Malcom Lee Johnson was born in Midland, Texas in 1940. He grew up in Corpus Christi and attended Corpus Christi College Academy and Del Mar College. In 1960 he joined the Confederate High Command (Civil War Centennial ). In 1961 he was employed by Humble Oil Co., and later by Tenneco Oil Co., making lease maps, sub-surface maps, cross-sections, and isopach maps. Also in 1961 he joined the Texas Archeological Society for the next 25 years. Malcom served in the U.S. Army, Mechanized Infantry (1963-1965). In 1969 he helped found, and served as the First President of the Coastal Bend Archeological Society at Corpus Christi. In 1970 he moved to Fredericksburg, Texas, where he joined the Gillespie County Historical Society and served as President, and also joined the Fredericksburg Rockhounds, serving several stints as President. In 1970 he became a Charter Member of the South Texas Archeological Association, and served as Vice President and President. In 1978 he joined the Sons of Confederate Veterans.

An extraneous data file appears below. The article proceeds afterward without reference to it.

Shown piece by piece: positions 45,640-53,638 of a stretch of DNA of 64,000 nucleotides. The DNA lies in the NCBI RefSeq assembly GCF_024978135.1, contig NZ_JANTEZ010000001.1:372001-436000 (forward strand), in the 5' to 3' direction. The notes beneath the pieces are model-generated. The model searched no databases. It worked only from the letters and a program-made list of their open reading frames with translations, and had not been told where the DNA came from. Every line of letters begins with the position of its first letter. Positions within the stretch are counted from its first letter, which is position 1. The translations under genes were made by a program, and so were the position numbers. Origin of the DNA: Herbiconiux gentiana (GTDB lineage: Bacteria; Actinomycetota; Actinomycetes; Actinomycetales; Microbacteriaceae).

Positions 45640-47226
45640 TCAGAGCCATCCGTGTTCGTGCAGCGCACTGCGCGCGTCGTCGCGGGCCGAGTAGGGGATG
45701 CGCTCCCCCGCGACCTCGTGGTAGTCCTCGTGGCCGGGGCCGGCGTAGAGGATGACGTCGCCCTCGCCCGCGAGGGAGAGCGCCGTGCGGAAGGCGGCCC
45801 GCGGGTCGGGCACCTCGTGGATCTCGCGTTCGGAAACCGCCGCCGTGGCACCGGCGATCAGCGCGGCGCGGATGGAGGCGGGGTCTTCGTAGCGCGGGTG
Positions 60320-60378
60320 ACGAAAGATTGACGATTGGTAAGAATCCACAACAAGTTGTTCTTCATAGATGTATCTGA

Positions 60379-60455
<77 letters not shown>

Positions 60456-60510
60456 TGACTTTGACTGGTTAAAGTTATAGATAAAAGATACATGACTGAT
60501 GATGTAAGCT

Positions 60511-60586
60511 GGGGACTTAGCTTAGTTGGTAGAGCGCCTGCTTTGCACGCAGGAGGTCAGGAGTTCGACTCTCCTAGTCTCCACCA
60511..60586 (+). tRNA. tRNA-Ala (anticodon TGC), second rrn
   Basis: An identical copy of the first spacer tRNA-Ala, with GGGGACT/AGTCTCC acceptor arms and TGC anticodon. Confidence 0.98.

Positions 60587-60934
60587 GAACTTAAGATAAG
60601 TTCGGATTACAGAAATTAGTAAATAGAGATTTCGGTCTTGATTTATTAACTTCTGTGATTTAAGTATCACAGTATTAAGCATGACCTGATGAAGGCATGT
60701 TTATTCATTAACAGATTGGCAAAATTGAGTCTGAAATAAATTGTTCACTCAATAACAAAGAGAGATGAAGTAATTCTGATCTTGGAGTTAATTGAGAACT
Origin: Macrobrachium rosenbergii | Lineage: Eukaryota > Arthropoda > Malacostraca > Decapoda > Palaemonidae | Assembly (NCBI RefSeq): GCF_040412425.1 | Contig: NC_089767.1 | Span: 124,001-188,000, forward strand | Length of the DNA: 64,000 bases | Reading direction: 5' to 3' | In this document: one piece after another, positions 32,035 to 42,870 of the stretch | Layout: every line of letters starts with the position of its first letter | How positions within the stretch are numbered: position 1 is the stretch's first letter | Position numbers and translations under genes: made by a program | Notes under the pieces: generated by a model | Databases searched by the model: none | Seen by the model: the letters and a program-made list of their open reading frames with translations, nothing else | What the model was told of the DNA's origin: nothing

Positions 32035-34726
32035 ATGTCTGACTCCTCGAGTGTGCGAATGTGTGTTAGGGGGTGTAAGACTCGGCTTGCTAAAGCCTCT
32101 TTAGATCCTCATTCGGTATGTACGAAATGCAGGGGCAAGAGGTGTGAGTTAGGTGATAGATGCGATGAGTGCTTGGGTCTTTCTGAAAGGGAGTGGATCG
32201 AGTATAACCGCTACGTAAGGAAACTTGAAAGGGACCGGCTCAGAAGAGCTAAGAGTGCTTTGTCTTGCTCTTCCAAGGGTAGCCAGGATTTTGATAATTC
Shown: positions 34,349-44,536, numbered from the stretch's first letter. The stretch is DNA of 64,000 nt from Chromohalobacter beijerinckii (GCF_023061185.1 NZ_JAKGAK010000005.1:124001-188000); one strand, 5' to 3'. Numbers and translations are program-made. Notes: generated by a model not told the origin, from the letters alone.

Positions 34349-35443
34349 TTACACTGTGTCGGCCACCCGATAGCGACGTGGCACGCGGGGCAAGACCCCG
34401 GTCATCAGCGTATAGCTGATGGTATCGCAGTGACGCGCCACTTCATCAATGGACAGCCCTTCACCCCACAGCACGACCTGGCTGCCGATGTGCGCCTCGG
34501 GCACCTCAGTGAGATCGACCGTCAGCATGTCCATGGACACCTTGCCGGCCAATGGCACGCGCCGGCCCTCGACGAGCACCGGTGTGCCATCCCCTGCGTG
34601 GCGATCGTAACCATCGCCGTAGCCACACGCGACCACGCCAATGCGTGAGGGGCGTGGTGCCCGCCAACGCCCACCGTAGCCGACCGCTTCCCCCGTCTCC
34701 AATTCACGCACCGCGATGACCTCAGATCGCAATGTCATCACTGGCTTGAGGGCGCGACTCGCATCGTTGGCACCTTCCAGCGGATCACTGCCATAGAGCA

By 1985 he had become a member of the Sons of the Republic of Texas. Additionally, he became a member of the Sons of the American Revolution in 1988. In 1995, then Texas Governor George W. Bush presented Malcom with a certificate naming him as an Admiral of the Texas Navy. Then he became a member of the Sons of the Republic of Texas , “Colonel-Black Powder Brigade” in 2000. In 2021 he is presently a Life Member and Admiral in the Texas Navy Association.
Johnson is married and they have two children, Christopher Mark and Katherine Ann. He and his wife Ann enjoy historical reenactments and period-correct camping and rendezvous.
Have you ever wondered how many “Republics of Texas” there have been?
Have you ever wondered how many artillery pieces Santa Anna actually had at the siege of the Alamo?
Have you ever wondered where, when, and by whom the remains of the Alamo Defenders were actually buried?
Have you ever wondered what roll texas played during World War II? And, were there any casualties?
Have you ever wondered where the original capitol of Texas was? Hint, today to visit this historic place, you will have to travel out of state! Yes, Texas used to be even bigger!